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802.11G and 802.11B x2 @home possible?
So my current old netgear router at home is 802.11B, but I have a mix of 802.11B/G capable machines at home. Can I buy another 802.11G wireless router and put it down right next to the 802.11B wireless router without worrying about interference etc?
One device would be directly connected to the broadband modem. The other would just hang off the first device's switch port.
You wouldn't want two routers. You'd want to get a G access point and hang THAT off the B router. Cheaper and won't have as many config hurdles.
Now, why are you doing that??? The G routers that are out there can do B/G. You'd simply replace the B router with the G. Otherwise you end up with needless complexity that gives you zero extra functionality beyond getting 802.11G
there is the point that the B availability will impact the G performance, so being able to segregate the G router for G products only, will allow the B products to function normally and not impact the G performance. Now, I think this is only when B products are actively accessing the G/B router, and not just when the switch is thrown.
you also wouldn't want to have both setup as DHCP, on the same network.
correct, I tried to detail that in my post but the meaning seems to have been lost. you will have the best performace for B/G environments with a G router and a B access point. I say the later, since it would be best for ONE to be the router and another to be setup as an AP only, I would rec'd the B one. Thereby the G performance will never be affected.
G devices will say 54Mbps and won't ever show a slowdown. The network only actually slows down when B devices access it. So, if you don't have many B devices or keep 'em turned off, there's no need to worry. As for WPA vs. WEP, WPA is WiFi encryption that works. WEP is a joke. It will keep freeloaders off your network but that's about it. If someone wants in, they'll get in. I've used WPA with B/G compatible APs and routers before. The limiting factor is the WiFi client. If it can't do WPA you're hosed.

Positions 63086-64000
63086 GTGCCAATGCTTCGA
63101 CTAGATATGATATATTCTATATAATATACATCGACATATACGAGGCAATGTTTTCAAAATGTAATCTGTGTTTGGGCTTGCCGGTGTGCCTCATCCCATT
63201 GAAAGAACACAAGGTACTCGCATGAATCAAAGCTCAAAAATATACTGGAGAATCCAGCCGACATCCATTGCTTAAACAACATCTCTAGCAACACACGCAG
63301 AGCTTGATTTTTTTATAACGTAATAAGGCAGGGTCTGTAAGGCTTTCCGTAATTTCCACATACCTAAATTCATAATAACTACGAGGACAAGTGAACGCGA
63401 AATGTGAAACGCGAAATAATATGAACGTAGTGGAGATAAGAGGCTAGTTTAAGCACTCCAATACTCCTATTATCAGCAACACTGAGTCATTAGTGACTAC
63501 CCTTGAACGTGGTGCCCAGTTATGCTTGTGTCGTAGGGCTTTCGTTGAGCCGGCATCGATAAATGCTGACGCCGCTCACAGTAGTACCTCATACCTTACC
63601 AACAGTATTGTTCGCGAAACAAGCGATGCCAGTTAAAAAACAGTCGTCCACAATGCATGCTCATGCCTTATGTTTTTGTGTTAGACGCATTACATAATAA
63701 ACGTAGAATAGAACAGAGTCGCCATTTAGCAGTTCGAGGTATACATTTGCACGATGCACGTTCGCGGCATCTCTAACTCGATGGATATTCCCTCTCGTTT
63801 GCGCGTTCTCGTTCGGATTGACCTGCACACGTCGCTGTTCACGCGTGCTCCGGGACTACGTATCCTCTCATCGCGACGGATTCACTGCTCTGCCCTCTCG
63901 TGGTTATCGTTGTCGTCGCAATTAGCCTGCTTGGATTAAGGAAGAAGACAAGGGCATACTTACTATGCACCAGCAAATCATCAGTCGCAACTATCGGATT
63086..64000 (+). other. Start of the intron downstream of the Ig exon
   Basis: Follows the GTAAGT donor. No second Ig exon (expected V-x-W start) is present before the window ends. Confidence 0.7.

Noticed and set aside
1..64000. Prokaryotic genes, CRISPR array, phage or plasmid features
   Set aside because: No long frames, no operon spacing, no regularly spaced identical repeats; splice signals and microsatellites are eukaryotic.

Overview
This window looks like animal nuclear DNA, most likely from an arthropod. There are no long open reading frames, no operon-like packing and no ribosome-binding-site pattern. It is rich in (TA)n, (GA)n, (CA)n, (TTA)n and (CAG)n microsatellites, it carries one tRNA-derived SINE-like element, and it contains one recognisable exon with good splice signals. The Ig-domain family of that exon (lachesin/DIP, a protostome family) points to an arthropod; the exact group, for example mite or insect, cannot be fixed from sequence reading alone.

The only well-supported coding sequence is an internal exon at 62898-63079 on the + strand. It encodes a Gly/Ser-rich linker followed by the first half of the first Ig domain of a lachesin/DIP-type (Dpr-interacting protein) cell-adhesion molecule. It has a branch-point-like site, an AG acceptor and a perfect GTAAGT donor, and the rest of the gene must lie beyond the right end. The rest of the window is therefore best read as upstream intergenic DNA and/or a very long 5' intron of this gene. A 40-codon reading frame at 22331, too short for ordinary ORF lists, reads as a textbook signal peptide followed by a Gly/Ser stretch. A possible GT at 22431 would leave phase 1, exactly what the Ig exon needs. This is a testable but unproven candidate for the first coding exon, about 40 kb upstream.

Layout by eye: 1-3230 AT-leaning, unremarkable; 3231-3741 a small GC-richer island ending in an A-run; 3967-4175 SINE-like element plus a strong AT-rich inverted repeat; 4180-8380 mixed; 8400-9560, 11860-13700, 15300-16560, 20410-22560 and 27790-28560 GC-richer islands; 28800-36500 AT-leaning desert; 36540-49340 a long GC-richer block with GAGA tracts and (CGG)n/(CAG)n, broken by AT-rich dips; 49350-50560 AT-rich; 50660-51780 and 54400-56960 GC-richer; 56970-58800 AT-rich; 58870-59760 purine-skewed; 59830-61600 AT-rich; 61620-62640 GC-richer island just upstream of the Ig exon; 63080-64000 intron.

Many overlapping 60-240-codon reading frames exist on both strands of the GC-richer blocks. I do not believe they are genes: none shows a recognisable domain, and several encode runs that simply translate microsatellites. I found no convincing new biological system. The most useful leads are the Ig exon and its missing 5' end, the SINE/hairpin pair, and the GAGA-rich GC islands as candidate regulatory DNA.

Well I don't pretend to know much about this at all - I too assumed that it would dumb down to b speeds for all connecting devices. I am basing my statement on what each device says it is connecting at.
Originally Posted by kanebear
G devices will say 54Mbps and won't ever show a slowdown. The network only actually slows down when B devices access it. So, if you don't have many B devices or keep 'em turned off, there's no need to worry.
Location: CP-ASEL,G-IA in Tucson, Arizona, United States
I bought a G router and had it set to B/G mode. I noticed my machines with G adapters were reporting the slower B speed. I reset the G router to be G-only and the machines then reported the faster G speed. Go figure. Anyways, when necessary, I can just plug the B router into the G router.